# Dementia rated contest

Precompute all primes till 1000000. Store them in a vector (sorted). For each n, binary search the number of primes less than or equal to n. Call that number p.

Edge cases

If n is 1 or 2, print n-1.

Code
``````#include <bits/stdc++.h>

using namespace std;

int main()
{
vector <int> f(1e6+1, 1), p(0);
for (int i = 2; i <= 1e6; ++i) for (int j = i; j <= 1e6; j += i) f[j]++;
for (int i = 2; i <= 1e6; ++i) if (f[i] == 2) p.push_back(i);
int t;
cin >> t;
while (t--)
{
int n;
cin >> n;
auto ans = lower_bound(begin(p), end(p), n+1)-begin(p);
cout << (n == 1 || n == 2? n-1 : n+ans-3) << '\n';
}
}
``````
6 Likes

Instead of binary search you can keep prefix array

9 Likes

can you explain for 8 why ans is 9 please

Why this approach, can you explain a bit please.

let l= no. of primes upto n then ans=l+n-3

`lower_bound()` has a short implementation (and the vector was sorted ;)). Also, how exactly did you use prefix array?

Can you help with the 1st problem as well? Thanks in advance.

could you explain how the output is 8 for n=7

Just greedy and do what the problem statement says.

``````int main()
{
usaco();
int t;
cin >> t;
while (t--)
{
int n;
cin >> n;
vector <int> a(n);
for (int i = 0; i < n; ++i) cin >> a[i];
sort(rbegin(a), rend(a));
if (n == 1) cout << "first\n";
else if (n == 2) {
if (a == a) cout << "draw\n";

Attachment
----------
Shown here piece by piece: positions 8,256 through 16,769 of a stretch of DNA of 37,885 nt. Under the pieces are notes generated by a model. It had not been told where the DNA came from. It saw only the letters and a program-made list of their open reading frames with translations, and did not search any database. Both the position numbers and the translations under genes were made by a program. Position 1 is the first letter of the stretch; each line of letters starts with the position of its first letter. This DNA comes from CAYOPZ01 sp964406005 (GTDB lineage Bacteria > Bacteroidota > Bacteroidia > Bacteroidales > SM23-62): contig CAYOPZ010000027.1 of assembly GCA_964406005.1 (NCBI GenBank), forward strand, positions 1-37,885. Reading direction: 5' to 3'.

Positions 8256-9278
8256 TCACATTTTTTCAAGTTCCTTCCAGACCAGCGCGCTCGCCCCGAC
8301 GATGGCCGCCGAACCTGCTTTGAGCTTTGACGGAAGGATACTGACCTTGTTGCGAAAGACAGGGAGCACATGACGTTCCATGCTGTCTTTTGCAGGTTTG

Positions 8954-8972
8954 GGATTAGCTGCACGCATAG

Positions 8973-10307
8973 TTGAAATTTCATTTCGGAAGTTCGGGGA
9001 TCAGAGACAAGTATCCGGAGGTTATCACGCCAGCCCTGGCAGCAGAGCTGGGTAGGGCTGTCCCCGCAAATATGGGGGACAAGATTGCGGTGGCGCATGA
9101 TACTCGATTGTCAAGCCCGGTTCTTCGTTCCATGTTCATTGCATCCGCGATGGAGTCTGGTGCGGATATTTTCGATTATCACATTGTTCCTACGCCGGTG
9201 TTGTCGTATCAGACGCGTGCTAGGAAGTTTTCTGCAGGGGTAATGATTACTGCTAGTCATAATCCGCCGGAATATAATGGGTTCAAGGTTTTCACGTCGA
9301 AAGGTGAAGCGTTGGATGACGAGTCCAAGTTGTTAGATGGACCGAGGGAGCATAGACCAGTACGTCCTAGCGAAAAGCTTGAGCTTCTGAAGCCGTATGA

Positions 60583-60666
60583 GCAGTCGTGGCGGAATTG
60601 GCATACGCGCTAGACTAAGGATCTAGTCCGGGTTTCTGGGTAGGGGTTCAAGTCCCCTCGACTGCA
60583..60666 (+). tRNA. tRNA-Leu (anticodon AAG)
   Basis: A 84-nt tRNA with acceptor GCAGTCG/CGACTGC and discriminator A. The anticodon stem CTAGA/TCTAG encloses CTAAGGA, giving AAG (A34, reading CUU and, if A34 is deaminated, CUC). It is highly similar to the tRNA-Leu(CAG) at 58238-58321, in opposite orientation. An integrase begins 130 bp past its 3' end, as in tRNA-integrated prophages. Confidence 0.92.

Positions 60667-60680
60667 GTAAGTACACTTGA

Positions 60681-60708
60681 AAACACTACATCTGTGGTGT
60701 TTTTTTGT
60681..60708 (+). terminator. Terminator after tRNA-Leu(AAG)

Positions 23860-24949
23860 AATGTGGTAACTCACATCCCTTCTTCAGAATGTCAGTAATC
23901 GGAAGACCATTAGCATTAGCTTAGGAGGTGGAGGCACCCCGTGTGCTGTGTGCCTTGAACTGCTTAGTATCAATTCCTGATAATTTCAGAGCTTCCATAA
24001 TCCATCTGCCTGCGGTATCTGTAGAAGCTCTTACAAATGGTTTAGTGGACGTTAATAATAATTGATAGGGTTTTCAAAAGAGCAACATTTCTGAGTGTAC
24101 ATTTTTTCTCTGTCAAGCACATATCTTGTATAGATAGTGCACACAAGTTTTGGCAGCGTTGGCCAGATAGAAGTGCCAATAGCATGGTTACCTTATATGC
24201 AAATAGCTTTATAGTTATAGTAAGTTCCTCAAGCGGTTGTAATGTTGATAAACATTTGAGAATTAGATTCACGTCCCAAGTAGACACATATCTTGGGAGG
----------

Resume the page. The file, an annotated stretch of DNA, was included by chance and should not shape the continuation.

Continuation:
else cout << "first\n";
} else {
long long x = 0, y = 0;
x += a;
y += a+a;
for (int i = 3; i < n; i += 2) x += a[i];
for (int i = 4; i < n; i += 2) y += a[i];
if (x > y) cout << "first\n";
else if (x < y) cout << "second\n";
else cout << "draw\n";
}
}
}
``````

@therealnishuz can you please explain why -3 in (n+p)?

making the prefix array like : ` pref[ i ] = pref[ i-1 ] + prime[ i ];`

2 Likes

There are 4 primes less than 8. The answer is 8+4-3 = 9.

precompute the no of primes for each i (1 to n) also then you dont need binary search and can answer query in O(1) time instead of logn.
here is link to my code:
https://www.codechef.com/viewsolution/36681721

1 Like

yes mine is coming 7
1 2 3 4 5 6 7
LCM(4,5)=20;
LCM(6,7)=42;
1 2 3 20 20 42 4 2
LCM(20,42);
LCM(20,42)=420;
1 2 3 420 420 420 420
4 + 3 = 7 operations.
can anybody tell where i am wrong

2 Likes

Can you please give derivation for the formula

yeah even Im getting it that way

Why this method but ?
And how did u think of this approach ?

If you write down all numbers from 1 to n, you will notice that only the highest multiple of primes contribute to the LCM. Let’s say that there are p such numbers. It is optimal to convert these to the LCM first rather than the other numbers. In p-1 operations, you can make the last and second-to-last numbers equal to the LCM. Then we can make the other n-p+p-2 = n-2 numbers equal to the LCM. We also used p-1 operations to make the last number equal. So
the formula is p-1+n-2 = n+p-3
The edge cases are n = 1, \ 2.

6 Likes

can you guys tell me how you got this approach for Helping hand question???

1 Like